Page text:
“My head ached and my body felt like it was being crushed in a vice. Climbing at extreme altitude is agony. Torture. Yet even through that haze of suffering, my oxygen-starved brain was aware of the intense seriousness of my situation. No celebration was due yet. I was completely alone on the summit of K2, the world’s second highest and possibly hardest mountain. Now I had to get down.
**Warning: This article contains some graphic images.**
“Some of the world’s best climbers have died descending K2. Many have been killed in good weather, with optimum conditions and in daylight. It was now between 6.30 and 7.00 pm and the light was already fading. I would be descending in the dark.
“Essentially there are 3 cures: descent, descent, descent.”
“I had to keep reminding myself, ‘I must get down in one piece. No mountain is worth a life, or a finger or toe to frostbite. Returning from an expedition is a success. The summit is only a bonus.’ I had to concentrate on the descent back to the world, back to my daughter Fiona.
“As the sun dropped and the temperature plummeted even lower, K2 began to cast a huge triangular shadow across the Earth. The temperature was 40 below and in the bitter cold I realised frostbite was a real danger. I checked my head torch and, drawing on many years of mountaineering experience, started my descent.”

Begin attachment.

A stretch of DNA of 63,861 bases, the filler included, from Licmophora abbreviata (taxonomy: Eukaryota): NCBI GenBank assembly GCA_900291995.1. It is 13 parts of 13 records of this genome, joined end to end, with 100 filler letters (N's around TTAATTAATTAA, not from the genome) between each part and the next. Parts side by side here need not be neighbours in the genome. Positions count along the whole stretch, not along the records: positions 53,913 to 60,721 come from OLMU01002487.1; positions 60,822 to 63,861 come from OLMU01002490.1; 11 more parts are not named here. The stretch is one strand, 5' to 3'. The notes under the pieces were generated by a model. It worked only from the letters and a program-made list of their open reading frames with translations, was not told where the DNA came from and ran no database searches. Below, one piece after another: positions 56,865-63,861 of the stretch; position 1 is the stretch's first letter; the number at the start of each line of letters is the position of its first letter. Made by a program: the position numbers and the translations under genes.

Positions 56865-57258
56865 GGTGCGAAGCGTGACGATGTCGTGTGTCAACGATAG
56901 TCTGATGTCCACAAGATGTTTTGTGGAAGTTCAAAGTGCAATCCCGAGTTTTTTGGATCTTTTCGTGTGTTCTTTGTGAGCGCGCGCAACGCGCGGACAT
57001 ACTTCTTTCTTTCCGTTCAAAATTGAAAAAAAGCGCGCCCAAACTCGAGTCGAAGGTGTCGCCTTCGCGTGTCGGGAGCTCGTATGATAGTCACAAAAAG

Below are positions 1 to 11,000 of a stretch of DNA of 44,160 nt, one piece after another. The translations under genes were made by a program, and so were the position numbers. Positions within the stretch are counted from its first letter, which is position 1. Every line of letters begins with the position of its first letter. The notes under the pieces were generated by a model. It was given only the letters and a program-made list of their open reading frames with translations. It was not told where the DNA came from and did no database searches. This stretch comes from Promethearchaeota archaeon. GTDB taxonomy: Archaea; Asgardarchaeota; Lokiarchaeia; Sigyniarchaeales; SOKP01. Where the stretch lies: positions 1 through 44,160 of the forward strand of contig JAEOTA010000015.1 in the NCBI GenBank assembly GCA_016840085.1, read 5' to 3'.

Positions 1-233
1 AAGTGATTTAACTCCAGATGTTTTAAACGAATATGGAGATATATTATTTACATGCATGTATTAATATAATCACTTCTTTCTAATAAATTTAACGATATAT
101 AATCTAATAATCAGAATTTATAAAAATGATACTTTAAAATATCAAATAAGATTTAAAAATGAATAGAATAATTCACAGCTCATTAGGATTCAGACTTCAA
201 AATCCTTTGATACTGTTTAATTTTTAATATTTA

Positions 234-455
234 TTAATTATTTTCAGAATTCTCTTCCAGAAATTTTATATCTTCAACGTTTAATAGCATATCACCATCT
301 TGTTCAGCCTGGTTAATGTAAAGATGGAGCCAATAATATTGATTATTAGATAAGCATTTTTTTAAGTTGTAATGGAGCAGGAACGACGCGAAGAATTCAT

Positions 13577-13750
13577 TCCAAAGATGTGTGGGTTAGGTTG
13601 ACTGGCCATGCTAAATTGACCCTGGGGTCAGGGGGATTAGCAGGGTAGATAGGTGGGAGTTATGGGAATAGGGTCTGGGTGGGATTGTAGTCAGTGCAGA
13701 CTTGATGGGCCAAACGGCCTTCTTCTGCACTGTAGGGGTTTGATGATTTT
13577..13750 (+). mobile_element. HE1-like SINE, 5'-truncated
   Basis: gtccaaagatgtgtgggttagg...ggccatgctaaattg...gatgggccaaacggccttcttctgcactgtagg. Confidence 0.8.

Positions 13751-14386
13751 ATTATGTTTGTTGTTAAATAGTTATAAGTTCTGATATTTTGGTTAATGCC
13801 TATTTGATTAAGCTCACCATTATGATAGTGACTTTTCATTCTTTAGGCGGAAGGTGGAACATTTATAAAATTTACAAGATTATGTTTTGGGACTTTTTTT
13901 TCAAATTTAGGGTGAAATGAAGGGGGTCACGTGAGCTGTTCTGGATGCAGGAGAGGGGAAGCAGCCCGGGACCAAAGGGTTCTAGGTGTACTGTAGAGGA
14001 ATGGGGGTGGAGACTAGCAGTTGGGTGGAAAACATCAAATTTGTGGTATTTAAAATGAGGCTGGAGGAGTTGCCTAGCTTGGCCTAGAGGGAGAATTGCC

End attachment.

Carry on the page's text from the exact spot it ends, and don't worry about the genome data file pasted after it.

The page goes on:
I wrote those words 25 years ago, it was a graphic description of what it felt like to be at extreme altitude, in the death zone, where human life is measured in hours.
The region above 8000m (realistically above 7500m) is the most inhospitable on the planet. It is impossible for human beings to survive for more than a few days at the most, no matter how well acclimatised they are. Life expectancy can be measured in hours. The oxygen-depleted air is too thin, the atmospheric pressure too low. It is known as the death zone.
Being at extreme altitude is unpleasant and dangerous, and an ability to overcome suffering and tolerate hardship is essential. Just living is an arduous task and you must constantly be aware and monitor what is happening to your body. Symptoms of mountain sickness, such as a bodily malaise, nausea, headaches, shortness of breath or gasping and a rapid pulse rate, can be felt at much lower altitudes and care needs to be taken even well below 8000m. Acute mountain sickness (AMS) can rapidly develop into either high altitude pulmonary oedema (HAPE) or high altitude cerebral oedema (HACE), both of which are killers. Some drugs such as dexamethasone might help mitigate AMS, but essentially there are 3 cures: descent, descent, descent. If you get trapped in the death zone in bad weather or injured and not able to move you will die.